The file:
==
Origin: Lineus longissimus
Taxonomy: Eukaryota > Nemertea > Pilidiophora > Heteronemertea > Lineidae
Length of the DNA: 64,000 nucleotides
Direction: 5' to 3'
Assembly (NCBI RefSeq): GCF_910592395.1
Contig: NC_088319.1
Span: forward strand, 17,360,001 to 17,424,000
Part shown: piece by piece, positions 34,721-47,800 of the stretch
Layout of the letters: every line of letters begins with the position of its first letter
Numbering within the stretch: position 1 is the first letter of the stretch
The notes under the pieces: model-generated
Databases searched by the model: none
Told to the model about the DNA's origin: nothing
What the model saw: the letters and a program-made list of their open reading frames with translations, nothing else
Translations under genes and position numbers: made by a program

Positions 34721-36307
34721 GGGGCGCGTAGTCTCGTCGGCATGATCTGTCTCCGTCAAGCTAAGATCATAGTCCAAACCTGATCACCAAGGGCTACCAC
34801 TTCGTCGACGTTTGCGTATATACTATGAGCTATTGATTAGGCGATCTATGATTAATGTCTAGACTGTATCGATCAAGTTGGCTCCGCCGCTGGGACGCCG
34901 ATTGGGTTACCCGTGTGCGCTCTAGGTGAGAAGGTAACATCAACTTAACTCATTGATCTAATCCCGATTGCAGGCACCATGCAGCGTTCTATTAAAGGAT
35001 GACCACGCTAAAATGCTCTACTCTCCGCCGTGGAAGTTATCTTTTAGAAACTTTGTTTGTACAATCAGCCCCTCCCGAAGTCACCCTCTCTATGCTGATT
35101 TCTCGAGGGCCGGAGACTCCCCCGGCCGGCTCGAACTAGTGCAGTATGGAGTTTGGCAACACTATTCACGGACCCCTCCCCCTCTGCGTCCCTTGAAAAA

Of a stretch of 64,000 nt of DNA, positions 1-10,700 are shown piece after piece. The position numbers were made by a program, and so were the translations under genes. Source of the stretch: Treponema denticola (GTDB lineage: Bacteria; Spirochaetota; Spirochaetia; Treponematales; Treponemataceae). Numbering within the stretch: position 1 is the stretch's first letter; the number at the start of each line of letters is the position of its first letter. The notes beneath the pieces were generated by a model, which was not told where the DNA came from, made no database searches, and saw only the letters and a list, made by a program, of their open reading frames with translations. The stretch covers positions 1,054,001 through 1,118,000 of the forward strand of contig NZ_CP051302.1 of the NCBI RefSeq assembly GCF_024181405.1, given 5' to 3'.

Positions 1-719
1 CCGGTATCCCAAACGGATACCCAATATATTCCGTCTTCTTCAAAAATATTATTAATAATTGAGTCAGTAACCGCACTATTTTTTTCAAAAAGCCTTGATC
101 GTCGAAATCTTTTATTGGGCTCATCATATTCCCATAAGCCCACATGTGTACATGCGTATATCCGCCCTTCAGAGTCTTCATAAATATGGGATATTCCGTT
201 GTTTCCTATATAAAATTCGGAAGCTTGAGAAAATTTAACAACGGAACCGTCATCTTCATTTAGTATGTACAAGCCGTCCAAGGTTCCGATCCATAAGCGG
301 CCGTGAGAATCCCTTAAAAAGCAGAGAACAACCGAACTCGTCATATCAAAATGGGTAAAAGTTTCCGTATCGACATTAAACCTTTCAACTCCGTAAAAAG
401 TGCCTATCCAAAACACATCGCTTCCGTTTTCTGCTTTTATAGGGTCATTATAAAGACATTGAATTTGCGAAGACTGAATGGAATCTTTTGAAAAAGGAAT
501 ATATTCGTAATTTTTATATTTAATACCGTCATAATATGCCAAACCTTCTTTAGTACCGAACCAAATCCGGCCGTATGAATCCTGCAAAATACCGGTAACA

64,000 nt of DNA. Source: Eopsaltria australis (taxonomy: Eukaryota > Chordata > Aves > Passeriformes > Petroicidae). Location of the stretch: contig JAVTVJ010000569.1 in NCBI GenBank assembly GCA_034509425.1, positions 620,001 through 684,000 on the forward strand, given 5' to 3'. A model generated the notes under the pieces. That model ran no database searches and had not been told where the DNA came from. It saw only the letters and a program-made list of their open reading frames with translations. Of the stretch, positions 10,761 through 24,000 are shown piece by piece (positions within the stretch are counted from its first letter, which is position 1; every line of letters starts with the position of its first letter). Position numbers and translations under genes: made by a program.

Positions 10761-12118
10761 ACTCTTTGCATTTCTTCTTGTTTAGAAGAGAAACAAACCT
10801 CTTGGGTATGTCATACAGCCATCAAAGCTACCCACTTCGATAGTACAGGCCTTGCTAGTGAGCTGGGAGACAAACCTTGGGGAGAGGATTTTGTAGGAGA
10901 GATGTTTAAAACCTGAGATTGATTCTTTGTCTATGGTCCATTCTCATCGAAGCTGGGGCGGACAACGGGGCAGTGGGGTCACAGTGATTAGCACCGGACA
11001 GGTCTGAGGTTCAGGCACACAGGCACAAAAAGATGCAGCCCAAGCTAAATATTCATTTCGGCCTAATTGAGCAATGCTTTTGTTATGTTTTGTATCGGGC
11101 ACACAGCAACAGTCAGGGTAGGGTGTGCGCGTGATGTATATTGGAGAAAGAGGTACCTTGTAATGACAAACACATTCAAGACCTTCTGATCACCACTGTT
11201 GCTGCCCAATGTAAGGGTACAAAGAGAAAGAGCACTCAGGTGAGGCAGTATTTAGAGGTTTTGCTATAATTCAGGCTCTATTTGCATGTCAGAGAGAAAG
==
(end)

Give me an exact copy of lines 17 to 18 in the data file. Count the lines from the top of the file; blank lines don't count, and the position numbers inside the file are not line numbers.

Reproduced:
34721 GGGGCGCGTAGTCTCGTCGGCATGATCTGTCTCCGTCAAGCTAAGATCATAGTCCAAACCTGATCACCAAGGGCTACCAC
34801 TTCGTCGACGTTTGCGTATATACTATGAGCTATTGATTAGGCGATCTATGATTAATGTCTAGACTGTATCGATCAAGTTGGCTCCGCCGCTGGGACGCCG